Key Takeaways

  • COPD symptoms such as coughing tend to be more common and severe in cold weather.Ward off low wind chills by dressing appropriately for winter.

  • People with COPD are more prone to colds, flus, and other respiratory viruses, which can cause symptoms to worsen.

  • Ask your doctor about vaccinations for flu and pneumonia, and wash your hands often. 

  • Ward off low wind chills by dressing appropriately for winter.
Medical Reviewers: Williams, Robert, MD Last Review Date: Jan 16, 2014

© 2015 Healthgrades Operating Company, Inc. All rights reserved. May not be reproduced or reprinted without permission from Healthgrades Operating Company, Inc. Use of this information is governed by the Healthgrades User Agreement.

View Sources

Medical References

  1. Influence of season on exacerbation characteristics in chronic obstructive pulmonary disease. G. C. Donaldson et al. Chest. July 28, 2011, epub ahead of print.;
  2. Seasonal Variations Affect Physical Activity and Pulmonary Rehabilitation Outcomes. L. Sewell et al. Journal of Cardiopulmonary Rehabilitation and Prevention. September-October 2010, vol. 30, no. 5, pp. 329-33.;
  3. Seasonality and determinants of moderate and severe COPD exacerbations in the TORCH study. C.R. Jenkins et al. The European Respiratory Journal. July 7, 2011, Epub ahead of print.;
  4. The Christmas season as a risk factor for chronic obstructive pulmonary disease exacerbations. N. W Johnston et al. Canadian Respiratory Journal. November-December 2010, vol. 17, no. 6, pp. 275–81.;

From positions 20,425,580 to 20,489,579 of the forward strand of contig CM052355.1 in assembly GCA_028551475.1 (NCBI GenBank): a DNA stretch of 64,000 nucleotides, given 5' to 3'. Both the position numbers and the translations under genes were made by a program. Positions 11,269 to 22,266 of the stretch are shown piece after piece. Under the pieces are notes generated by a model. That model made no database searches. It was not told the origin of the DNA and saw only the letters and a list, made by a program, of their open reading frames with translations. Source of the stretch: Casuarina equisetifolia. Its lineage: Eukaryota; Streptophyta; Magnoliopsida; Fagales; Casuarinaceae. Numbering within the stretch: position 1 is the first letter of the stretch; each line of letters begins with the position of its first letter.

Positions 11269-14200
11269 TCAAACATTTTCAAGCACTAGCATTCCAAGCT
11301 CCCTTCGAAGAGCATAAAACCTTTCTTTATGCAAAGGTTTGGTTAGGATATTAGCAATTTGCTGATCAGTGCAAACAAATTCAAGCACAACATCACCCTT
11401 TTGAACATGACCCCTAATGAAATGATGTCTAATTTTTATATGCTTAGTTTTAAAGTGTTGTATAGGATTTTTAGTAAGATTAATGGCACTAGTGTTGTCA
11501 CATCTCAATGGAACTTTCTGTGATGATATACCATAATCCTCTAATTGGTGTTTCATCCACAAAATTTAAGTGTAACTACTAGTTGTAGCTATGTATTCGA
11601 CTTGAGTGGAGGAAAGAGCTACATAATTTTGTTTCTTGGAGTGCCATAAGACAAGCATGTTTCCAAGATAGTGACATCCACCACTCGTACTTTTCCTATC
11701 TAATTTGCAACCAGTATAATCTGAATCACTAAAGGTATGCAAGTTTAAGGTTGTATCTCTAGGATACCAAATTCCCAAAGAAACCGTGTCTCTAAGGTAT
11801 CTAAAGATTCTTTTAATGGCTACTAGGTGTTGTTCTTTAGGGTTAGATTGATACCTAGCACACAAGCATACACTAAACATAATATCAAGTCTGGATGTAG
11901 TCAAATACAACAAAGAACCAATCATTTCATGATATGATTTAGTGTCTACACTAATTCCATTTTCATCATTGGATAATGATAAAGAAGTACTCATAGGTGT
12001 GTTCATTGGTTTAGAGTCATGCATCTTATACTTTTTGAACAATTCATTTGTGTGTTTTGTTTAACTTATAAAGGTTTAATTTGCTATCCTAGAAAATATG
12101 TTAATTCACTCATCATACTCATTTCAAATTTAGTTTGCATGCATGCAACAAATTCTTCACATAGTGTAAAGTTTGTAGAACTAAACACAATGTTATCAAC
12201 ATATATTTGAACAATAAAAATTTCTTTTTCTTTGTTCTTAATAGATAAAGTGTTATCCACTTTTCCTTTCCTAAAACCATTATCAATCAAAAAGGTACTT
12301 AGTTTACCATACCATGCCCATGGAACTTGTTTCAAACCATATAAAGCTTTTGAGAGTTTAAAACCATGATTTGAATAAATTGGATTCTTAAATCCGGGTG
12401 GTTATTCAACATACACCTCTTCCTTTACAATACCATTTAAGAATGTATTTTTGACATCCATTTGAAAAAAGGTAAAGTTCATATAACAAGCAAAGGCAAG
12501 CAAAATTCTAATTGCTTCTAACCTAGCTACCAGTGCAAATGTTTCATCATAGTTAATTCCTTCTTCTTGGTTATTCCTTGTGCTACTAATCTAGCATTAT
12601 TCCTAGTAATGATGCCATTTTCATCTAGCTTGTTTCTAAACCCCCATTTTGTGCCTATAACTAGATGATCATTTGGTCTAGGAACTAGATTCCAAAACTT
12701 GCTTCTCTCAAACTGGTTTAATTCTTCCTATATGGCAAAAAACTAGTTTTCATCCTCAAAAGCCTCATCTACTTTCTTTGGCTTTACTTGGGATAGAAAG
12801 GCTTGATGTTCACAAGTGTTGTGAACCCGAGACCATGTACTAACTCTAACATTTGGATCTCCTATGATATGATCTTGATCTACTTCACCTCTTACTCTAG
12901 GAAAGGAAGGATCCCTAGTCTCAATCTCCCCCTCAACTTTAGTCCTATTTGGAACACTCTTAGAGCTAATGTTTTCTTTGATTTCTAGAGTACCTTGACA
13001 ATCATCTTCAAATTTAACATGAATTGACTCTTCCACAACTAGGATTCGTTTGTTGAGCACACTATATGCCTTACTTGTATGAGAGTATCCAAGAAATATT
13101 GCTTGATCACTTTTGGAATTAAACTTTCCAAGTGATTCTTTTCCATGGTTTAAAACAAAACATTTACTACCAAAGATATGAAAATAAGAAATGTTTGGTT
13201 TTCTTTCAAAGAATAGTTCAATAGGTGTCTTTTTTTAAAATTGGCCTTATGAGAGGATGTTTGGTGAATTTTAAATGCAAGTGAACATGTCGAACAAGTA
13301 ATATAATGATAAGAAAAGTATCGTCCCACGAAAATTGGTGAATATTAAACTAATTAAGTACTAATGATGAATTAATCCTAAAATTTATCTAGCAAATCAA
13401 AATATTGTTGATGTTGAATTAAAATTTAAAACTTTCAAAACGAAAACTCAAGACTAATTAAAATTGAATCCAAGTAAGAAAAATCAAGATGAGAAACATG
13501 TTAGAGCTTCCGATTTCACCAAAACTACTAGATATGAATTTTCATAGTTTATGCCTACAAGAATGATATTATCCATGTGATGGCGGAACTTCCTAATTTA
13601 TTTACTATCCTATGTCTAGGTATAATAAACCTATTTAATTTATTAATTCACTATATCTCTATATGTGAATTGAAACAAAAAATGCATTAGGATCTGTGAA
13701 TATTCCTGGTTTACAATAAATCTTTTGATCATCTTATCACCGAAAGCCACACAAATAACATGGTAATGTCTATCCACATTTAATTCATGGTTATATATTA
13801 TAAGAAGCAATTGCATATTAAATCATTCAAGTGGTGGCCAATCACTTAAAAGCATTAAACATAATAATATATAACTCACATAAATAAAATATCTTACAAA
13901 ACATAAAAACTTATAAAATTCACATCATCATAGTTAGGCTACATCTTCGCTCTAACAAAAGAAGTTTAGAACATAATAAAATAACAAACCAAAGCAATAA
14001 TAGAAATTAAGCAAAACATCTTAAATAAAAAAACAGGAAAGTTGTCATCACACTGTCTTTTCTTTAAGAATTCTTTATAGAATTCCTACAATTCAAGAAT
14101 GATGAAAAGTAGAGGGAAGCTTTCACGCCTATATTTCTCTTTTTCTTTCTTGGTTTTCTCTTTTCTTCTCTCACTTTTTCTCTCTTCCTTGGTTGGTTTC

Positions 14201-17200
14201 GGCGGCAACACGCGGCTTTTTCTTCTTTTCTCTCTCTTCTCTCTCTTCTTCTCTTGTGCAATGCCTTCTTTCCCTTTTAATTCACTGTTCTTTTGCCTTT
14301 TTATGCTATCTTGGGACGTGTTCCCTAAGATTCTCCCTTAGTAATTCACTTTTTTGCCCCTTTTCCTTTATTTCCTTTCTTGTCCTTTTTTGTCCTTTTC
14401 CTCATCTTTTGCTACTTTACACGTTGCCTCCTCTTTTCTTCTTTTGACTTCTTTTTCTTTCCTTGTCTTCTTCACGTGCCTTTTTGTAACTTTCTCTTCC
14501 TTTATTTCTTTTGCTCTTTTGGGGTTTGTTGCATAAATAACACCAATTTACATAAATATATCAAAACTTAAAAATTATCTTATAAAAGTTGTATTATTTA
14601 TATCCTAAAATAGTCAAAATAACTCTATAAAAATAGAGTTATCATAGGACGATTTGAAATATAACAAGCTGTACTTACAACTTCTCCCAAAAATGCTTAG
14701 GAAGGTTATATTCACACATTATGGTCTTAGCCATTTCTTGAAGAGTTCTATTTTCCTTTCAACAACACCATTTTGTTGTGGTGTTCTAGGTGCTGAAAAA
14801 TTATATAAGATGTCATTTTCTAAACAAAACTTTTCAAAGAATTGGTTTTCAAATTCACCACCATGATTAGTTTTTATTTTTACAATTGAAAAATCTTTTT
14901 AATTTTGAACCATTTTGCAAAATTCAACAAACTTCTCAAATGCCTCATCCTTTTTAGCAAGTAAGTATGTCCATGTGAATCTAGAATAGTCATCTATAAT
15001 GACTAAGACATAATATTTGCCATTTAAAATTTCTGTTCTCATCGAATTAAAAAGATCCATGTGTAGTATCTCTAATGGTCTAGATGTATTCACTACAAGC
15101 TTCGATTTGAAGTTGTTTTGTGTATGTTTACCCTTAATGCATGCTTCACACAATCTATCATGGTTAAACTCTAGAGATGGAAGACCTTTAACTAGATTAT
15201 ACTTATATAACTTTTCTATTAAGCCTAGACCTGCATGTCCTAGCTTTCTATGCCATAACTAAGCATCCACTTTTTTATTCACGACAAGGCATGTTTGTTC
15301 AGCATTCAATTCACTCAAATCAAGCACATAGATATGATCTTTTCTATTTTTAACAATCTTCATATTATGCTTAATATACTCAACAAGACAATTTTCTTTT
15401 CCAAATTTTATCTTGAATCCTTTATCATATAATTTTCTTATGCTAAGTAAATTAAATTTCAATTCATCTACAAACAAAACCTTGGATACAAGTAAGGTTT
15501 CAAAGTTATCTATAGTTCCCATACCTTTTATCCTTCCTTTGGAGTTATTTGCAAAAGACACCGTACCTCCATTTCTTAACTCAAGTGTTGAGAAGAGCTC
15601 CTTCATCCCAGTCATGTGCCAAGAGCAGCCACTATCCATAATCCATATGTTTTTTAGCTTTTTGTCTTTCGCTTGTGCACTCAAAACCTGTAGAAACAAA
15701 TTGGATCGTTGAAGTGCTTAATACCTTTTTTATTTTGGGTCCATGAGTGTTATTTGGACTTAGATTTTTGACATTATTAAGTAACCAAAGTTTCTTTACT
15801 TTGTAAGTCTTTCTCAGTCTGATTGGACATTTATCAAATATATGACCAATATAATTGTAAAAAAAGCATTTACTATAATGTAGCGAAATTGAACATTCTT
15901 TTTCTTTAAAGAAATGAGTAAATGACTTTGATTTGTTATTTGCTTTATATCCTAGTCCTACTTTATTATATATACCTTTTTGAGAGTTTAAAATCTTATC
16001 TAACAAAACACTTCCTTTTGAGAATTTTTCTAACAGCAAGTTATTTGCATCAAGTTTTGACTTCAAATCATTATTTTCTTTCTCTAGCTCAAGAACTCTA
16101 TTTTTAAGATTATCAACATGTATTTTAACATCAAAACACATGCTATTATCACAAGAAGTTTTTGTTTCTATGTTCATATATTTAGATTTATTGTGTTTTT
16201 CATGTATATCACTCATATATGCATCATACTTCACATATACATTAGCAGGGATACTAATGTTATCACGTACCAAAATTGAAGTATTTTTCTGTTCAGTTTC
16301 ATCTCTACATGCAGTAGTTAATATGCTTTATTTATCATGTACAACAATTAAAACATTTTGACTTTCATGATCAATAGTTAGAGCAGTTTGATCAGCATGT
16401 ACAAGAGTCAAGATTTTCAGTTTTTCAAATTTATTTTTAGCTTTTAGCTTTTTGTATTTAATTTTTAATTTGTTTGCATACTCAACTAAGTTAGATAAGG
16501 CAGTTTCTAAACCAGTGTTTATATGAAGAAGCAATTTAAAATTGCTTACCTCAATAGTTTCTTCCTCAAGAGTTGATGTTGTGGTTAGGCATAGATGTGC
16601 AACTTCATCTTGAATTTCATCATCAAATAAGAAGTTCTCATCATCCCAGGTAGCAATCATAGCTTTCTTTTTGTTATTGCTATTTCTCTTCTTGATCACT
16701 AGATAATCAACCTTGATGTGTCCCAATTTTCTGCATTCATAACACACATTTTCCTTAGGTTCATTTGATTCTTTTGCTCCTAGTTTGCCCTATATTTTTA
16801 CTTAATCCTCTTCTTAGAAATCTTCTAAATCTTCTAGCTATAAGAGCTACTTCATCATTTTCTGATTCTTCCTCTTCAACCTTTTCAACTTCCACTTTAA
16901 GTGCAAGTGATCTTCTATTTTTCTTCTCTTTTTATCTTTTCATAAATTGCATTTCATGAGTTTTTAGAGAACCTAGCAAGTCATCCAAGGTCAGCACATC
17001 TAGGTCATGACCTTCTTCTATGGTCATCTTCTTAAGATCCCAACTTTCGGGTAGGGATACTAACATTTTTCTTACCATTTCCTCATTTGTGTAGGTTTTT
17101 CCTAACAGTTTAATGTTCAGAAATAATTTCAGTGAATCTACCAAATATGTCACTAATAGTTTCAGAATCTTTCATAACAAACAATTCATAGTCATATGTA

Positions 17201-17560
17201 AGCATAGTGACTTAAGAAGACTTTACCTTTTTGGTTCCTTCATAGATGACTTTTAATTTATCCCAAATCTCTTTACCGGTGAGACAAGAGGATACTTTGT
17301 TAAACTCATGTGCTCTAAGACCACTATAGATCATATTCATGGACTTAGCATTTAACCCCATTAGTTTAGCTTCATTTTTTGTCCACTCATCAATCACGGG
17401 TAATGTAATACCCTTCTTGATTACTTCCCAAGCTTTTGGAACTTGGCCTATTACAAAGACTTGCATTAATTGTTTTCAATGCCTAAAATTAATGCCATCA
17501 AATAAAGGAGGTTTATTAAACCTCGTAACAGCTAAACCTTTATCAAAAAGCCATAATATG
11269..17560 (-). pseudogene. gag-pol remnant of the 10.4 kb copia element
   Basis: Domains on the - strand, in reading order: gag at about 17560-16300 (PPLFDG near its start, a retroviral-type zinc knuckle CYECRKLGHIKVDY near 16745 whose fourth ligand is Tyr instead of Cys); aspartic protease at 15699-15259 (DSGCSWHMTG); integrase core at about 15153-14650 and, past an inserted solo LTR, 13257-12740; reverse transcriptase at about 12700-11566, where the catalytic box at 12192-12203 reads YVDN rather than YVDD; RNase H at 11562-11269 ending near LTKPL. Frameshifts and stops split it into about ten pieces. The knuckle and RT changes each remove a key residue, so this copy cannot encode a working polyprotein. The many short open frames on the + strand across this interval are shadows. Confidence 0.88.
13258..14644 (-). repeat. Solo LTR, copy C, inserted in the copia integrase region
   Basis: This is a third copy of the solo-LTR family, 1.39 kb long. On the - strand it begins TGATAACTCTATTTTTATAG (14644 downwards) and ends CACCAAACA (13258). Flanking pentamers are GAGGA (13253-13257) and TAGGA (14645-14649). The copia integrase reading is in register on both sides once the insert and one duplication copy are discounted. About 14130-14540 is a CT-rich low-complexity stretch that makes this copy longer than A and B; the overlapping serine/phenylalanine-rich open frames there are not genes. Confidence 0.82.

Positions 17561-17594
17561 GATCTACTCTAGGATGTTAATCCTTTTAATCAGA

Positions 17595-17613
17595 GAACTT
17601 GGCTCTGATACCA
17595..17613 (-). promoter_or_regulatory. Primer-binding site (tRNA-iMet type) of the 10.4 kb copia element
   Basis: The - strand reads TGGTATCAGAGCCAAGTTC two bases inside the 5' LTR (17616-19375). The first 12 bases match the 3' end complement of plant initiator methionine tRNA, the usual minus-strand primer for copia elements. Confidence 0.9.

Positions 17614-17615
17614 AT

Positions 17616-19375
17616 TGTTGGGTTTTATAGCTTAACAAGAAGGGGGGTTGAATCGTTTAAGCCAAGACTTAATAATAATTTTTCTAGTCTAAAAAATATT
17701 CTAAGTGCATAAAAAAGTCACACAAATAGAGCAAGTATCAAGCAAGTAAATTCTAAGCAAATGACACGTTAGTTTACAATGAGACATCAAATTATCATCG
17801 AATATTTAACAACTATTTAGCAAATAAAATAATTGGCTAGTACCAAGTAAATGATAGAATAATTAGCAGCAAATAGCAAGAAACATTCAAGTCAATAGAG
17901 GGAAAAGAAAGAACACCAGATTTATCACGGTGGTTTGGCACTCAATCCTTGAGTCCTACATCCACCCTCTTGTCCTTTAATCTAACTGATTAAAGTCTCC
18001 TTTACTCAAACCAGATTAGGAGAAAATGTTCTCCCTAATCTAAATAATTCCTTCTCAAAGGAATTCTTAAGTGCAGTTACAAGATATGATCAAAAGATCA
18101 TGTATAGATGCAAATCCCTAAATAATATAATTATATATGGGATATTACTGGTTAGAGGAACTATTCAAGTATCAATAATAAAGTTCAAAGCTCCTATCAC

5. The effect of COPD health forecasting on hospitalization and health care utilisation in patients with mild-to-moderate COPD. N. D. Bakerly et al. Chronic Respiratory Disease. February 2011, vol. 8, no. 1, pp. 5–9.;
  6. Extreme Cold, Centers for Disease Control and Prevention, 2011 (http://emergency.cdc.gov/disasters/winter/guide.asp);
  7. Chronic Obstructive Pulmonary Disease, American Academy of Family Physicians, July 2010 (http://familydoctor.org/familydoctor/en/diseases-conditions/chronic-obstructive-pulmonary-disease.pr...;
  8. Seasonal Affective Disorder, American Psychiatric Association, 2011 (http://healthyminds.org/Main-Topic/Seasonal-Affective-Disorder.aspx?css=print);
  9. Everyday Preventive Actions That Can Help Fight Germs, Like Flu, Centers for Disease Control and Prevention, March 19, 2010 (http://www.cdc.gov/flu/pdf/freeresources/updated/everyday_preventive.pdf);
  10. Preventing the Flu: Good Health Habits Can Help Stop Germs, Centers for Disease Control and Prevention, Nov. 8, 2010 (http://www.cdc.gov/flu/protect/habits.htm);
  11. Air Quality, U.S. Environmental Protection Agency, Oct. 13, 2011 (http://www.epa.gov/aging/resources/climatechange/airquality.htm);
  12. What Is COPD? National Heart, Lung, and Blood Institute, June 1, 2010 (http://www.nhlbi.nih.gov/health/health-topics/topics/copd/);

You Might Also Like

E-mail this page to your friends.

Connect With Us
Our User Agreement and Privacy Policy Have Changed

By continuing to use this site, you are agreeing to the new Privacy Policy and User Agreement.

© Copyright 2015 Healthgrades Operating Company, Inc. Patent US Nos. 7,752,060 and 8,719,052. All Rights Reserved. 
Third Party materials included herein protected under copyright law.

Use of this website and any information contained herein is governed by the Healthgrades User Agreement.

PREVIOUS ARTICLE:

Singing for COPD

NEXT ARTICLE:

Treating COPD With Medication

Up Next

Treating COPD With Medication